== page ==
Marching On Together

Marching On Together I have had a romance with a lady since my childhood just like thousands of other people around the world who are also in love with her. I have remained in love with her through the many bad times and the few good times, my love for her has never faltered and never will. My lady's name is Leeds United and she is just five games away from returning to the English Football Premiership, after sixteen years in the football wilderness. In the sixties, seventies and early nineties my lady was known as "Super Leeds," however in 2003, my love was relegated from the English Football Premiership due to financial miss-handling by her owners. "Super Leeds," dropped down to the third tier of English football. If Leeds United can grab ten points from their last five games my lady will be back where she belongs in the higher echelons of English football and I can once more embrace my love with happiness.

Leeds 5 v 0 Stoke, 7 points needed from 4 games...

Thursday, 22 March 2018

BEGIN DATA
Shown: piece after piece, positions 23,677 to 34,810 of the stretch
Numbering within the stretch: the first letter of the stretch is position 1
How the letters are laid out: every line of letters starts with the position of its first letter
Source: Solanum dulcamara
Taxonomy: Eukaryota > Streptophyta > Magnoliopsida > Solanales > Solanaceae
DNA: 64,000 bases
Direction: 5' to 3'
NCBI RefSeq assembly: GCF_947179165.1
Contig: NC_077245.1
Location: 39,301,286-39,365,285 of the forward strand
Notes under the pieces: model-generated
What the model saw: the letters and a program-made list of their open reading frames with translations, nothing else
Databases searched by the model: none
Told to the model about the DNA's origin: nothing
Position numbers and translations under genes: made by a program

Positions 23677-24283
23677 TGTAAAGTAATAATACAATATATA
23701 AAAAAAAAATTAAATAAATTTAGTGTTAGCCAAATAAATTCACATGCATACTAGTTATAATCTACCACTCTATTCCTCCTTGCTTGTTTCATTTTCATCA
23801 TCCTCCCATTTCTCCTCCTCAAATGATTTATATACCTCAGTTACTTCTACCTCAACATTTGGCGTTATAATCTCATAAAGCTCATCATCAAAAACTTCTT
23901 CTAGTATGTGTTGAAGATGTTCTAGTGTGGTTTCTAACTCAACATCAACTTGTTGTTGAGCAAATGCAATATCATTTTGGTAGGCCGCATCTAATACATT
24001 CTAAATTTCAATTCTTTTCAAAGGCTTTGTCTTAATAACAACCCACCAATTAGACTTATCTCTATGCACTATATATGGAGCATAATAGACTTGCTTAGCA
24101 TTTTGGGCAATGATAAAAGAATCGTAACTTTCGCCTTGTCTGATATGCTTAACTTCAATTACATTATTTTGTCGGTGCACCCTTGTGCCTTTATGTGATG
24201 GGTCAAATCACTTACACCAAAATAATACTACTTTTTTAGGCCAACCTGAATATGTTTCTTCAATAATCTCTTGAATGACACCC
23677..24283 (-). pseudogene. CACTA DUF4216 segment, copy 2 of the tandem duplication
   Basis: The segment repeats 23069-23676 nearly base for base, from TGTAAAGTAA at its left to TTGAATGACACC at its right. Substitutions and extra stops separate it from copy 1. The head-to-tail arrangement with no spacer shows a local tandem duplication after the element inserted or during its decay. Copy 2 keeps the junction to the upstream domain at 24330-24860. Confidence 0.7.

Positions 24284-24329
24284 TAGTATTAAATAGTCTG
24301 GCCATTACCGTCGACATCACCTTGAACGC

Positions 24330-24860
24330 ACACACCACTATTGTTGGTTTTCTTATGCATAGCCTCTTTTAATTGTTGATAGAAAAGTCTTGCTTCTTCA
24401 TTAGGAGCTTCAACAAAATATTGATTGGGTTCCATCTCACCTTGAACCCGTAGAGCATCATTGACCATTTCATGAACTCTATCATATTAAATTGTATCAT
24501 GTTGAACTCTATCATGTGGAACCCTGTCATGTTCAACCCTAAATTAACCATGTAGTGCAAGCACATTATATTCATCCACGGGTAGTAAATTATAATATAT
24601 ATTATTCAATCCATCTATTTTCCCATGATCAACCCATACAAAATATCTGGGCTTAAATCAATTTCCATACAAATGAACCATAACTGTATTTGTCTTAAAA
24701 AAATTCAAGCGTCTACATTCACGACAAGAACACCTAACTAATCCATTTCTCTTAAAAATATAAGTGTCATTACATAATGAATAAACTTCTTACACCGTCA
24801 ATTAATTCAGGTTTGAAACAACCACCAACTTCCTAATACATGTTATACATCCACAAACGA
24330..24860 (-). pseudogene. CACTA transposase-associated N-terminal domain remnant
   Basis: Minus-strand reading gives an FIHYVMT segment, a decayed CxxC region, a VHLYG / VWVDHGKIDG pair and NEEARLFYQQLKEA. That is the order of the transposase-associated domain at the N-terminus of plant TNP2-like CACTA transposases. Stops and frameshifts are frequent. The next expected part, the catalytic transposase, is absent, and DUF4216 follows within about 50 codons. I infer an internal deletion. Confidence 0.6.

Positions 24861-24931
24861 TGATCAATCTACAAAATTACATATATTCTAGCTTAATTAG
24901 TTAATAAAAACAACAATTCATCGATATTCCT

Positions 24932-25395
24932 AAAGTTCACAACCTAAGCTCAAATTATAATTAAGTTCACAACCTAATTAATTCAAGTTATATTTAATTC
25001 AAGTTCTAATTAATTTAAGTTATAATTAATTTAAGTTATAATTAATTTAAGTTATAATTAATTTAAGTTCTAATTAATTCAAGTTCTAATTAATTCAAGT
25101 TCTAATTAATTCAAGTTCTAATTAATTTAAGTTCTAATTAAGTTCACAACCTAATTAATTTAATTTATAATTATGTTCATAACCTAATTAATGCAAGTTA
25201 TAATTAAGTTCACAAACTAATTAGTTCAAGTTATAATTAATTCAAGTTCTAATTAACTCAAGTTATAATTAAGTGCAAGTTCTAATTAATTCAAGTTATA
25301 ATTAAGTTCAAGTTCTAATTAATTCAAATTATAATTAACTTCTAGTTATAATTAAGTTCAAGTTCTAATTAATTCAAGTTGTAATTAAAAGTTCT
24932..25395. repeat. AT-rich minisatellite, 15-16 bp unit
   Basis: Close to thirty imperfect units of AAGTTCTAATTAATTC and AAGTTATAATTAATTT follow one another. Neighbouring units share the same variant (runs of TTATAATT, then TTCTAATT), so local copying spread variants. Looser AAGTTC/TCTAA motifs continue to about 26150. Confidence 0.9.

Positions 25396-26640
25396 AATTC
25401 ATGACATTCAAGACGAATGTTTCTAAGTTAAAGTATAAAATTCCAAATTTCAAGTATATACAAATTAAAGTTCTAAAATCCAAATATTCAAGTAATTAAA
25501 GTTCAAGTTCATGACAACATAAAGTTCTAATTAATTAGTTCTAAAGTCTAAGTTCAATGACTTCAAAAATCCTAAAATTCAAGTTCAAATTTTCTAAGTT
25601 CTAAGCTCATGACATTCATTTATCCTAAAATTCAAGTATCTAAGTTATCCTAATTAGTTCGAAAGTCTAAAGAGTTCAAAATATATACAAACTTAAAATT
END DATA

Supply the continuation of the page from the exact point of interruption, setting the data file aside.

Mount Ijen East Java Indonesia belched thick clouds of sulphuric gas on Wednesday causing vomiting and difficulty in breathing to locals

Blue sulfur flames in the Ijen Caldera Credit Wikipedia

After a relatively quiet period of volcanic activity on the planet Mount Ijen, new to The Big Wobble is showing activity.
An Indonesian volcano belched thick clouds of sulphuric gas on Wednesday, sending 30 people to the hospital and prompting the closure of the popular tourist and mining site.
Nearly 200 people living on the slopes of Mount Ijen in East Java province were forced to evacuate. "Because of this incident, the public - tourists or miners - are not allowed near the crater until further notice," said Sutopo Purwo Nugroho, spokesman for the national disaster mitigation agency.
He added that many residents had experienced vomiting and difficulty in breathing.
There was no increase in seismic activity, Nugroho said.
The crater is a popular site for tourists and miners, who dig up hardening yellow sulfur to sell for use in everything from cosmetics to matchsticks.
The volcano regularly puffs out small amounts of noxious gases but the site stays open to the public. Around five million of Indonesia's 250 million people live and work near volcanoes, according to authorities, largely because of the fertile farming soil.


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